If you’re in the mood for rewarding hard work, set aside an afternoon for a museum-standard survey of Allan Sekula’s career. There are 13 projects here, but the key, linked, ones are the photo and text-based ‘Fish Story’ 1989-95 and the 3-hour film ‘The Lottery of the Sea’ (still above). They use the sea as a metaphor for the global reach of capitalism and aim to effect a radical critique by foregrounding the typically hidden role of labour in trade. Sekula counters post-modernist accounts of the simulacral with the gritty material realities of exploitation, industrial decline, uncontrolled growth and pollution. Maritime industry is seen as a representative infrastructure of globalism. The Internet has subsequently increased the impression that the world operates through frictionless capitalism, increasing Sekula’s relevance. That said, another way of putting that is: hundreds of images of ships, ports and workers – not for everyone…
Betty Tompkins: Fuck Paintings etc at J.Hammond Projects, Archway to 13 April
The intimate is made monumental in the first UK solo of Betty Tompkins’ paintings, which she still makes from pornographic magazines rather than the online world – she sends her husband out to buy them in a neat tweak of expectations. This excellent survey includes ‘Cunt’ paintings, the more abstracted ‘Pussy’ series, three works with text, a couple of gridded Dicks and a giant Fuck as per the installation shot. Something of a coup for Justin and Jennie Hammond…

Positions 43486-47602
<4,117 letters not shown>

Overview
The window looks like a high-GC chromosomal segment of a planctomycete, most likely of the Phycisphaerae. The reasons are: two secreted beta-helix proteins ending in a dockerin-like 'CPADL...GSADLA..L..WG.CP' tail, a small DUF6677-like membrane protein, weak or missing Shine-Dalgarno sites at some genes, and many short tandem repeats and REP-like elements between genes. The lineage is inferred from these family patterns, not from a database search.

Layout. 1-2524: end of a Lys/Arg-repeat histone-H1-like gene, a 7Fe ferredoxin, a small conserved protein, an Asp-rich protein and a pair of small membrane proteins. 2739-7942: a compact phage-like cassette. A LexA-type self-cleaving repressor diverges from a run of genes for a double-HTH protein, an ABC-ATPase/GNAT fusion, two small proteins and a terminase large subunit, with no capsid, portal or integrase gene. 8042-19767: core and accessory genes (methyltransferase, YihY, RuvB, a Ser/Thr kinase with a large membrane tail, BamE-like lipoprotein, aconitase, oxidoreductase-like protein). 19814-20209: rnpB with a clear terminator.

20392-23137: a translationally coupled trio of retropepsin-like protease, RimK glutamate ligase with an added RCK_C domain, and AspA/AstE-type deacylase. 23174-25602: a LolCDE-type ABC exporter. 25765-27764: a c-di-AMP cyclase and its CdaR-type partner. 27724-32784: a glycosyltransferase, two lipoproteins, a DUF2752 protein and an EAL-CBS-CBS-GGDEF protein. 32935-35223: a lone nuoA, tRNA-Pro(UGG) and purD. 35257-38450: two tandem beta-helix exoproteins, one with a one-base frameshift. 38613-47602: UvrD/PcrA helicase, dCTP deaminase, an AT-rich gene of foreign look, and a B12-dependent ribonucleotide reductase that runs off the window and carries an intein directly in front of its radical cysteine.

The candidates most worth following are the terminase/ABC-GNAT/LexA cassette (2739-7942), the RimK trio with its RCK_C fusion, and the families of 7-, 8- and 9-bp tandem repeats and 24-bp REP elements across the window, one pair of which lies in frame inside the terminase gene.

Alice Anderson: Body Disruptions at Waddington Custot to 11 May
Alice Anderson performs regularly during a solo show of three recent streams of her performatively generated sculptures and drawings, all related to the difference between digital and physical worlds: the Lost Gestures (2018) drawings, made from the repetitive sign-making various computer keyboard symbols; monolithic Body Itineraries (2019), which derive a language of abstract painting from copper wire; and the five memorialised totems of ‘Nuhé’ (2018).
David Salle: Musicality and Humour at Skarstedt Gallery to 25 May
David Salle (say ‘Sally’) scores with a new set of 11 assured fusions of different worlds, with greyscale 50’s cartoons the dominant recurring element. He starts by deciding how to divide the canvas, then proceeds with little planning to populate ‘doing paintings’ in which the characters are typically busy. In ‘Latin Rythms’ 2018, it seems the artist is treading on his own work just as he decides it would be fun to have a Mexican ride his donkey across its disparate contents.